Zelensky: two months as Ukraine's most unusual president

The 41-year-old has played a twofold game, underlining that he is a man of the people while attacking the traditional political class that he has denounced as corrupt.

Ukrainian President Volodymyr Zelensky gestures as he speaks during a press conference on the outcome of the Ukraine-EU summit in Kiev on 8 July, 2019. Picture: AFP.

KIEV – During his first two months as Ukraine's leader, former comedian Volodymyr Zelensky has not yet done anything that would affect ordinary lives, but has completely changed the style of the country's presidency.

The 41-year-old has played a twofold game, underlining that he is a man of the people while attacking the traditional political class that he has denounced as corrupt.

Here is a recap of his most unusual moves as president ahead of Sunday's elections when Ukrainians will elect a new parliament.


During his inauguration on 20 May, Zelensky arrived at Ukraine's parliament from his nearby home by foot.

He gave high-fives to people who lined the streets of Kiev and even jumped up to kiss a friend on his forehead.

During his inaugural speech, he announced the dissolution of parliament and early elections which are to be held on Sunday.

He also called on officials not to hang his photographs in their offices.

"The president is not an icon, he is not an idol," he said. "Hang photographs of your children and look them in the eye when you make your decisions."


Unlike previous Ukrainian presidents who wore formal suits, Zelensky often appears at meetings without a tie and sometimes without a jacket - even when it comes to high-ranking foreign guests.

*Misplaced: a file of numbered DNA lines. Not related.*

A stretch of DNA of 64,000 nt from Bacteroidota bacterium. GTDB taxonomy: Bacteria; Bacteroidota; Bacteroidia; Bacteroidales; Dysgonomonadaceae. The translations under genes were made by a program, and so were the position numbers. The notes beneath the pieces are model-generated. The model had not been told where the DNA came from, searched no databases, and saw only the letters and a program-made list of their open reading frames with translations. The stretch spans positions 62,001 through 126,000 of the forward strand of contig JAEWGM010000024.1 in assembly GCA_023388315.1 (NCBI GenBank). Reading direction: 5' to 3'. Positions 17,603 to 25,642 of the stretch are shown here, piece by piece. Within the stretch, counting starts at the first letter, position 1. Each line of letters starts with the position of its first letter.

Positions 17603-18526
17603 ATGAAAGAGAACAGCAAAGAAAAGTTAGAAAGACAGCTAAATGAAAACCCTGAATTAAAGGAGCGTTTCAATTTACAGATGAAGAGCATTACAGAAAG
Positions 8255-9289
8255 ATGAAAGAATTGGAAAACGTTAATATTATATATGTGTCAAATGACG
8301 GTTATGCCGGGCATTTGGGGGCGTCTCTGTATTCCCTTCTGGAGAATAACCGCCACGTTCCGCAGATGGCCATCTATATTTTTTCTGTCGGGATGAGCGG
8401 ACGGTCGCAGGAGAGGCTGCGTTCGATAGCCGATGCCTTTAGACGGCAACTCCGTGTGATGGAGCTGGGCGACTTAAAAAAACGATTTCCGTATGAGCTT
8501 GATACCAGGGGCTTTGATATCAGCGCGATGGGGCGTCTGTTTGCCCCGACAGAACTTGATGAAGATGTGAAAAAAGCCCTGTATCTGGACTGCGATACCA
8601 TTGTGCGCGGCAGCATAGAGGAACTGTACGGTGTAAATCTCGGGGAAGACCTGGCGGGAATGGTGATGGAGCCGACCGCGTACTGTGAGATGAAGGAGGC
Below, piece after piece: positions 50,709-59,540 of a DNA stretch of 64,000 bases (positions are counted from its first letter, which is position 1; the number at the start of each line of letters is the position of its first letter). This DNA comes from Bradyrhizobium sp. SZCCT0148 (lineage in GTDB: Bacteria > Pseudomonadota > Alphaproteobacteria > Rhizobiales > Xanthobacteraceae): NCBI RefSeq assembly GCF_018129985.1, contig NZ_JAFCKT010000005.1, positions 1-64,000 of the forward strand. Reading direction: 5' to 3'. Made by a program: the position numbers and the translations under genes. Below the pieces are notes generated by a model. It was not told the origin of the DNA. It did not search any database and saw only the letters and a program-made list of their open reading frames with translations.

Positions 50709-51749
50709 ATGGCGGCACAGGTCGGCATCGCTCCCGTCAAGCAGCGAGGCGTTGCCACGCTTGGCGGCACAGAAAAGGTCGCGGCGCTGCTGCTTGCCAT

During a meeting with German and French foreign ministers in May, he appeared in a dark shirt with rolled-up sleeves.

Zelensky wore a blue shirt under a bulletproof vest during his first visit to the frontline in eastern Ukraine, where Kiev is fighting pro-Russia separatists, in contrast to his predecessor Petro Poroshenko who always wore a military uniform when visiting the war zone.


During a recent visit to Mariupol, Zelensky surprised crowds by running through a park fountain with children in the summer heat.

He did so in front of surprised residents, then jumped into a car and drove away.


In June, Zelensky announced a controversial plan to move the presidential administration from a hulking Soviet-era building in central Kiev to a multifunctional complex that holds exhibitions and forums.

The president has told AFP that he was "very uncomfortable" in the building where all Ukrainian presidents previously worked and once said that a terminal inside Kiev's Boryspil airport would be a good place for his office.


This month Zelensky made a surprise decision to cancel the Independence Day military parade planned for August - one of the country's key events since the beginning of a war with Russia-backed separatists in the east that has claimed around 13,000 lives.

Instead, he promised to allocate 300 million hryvnia (more than 10 million euros) as awards to Ukrainian soldiers.


The new president is already known for publicly bashing bureaucrats.

During a meeting in mid-July, he shouted at an official in a crowded room after finding out about his "criminal past" on the internet.

"Get out of here, you bandit," Zelensky shouted.

More recently he asked an official: "Why do you treat people like cattle?" and made him publicly promise to resign.

Analyst Volodymyr Fesenko believes that the president's behaviour is popular among voters and has contributed to his rising approval ratings.


As a comedian, Zelensky played a fictional president in the TV series "Servant of the people" in which he rides a bike to work.

As a candidate, he constantly criticised government officials for their expensive cars and motorcades.

But soon after his inauguration Zelensky acknowledged that he cannot ride a bike to work for security reasons.

"What do you mean? I will be shot dead," he told a group of journalists including AFP.

Zelensky has also posted a video in which he addresses Ukrainians while driving a Tesla.

He continues to use the presidential plane, though he promised to take regular flights.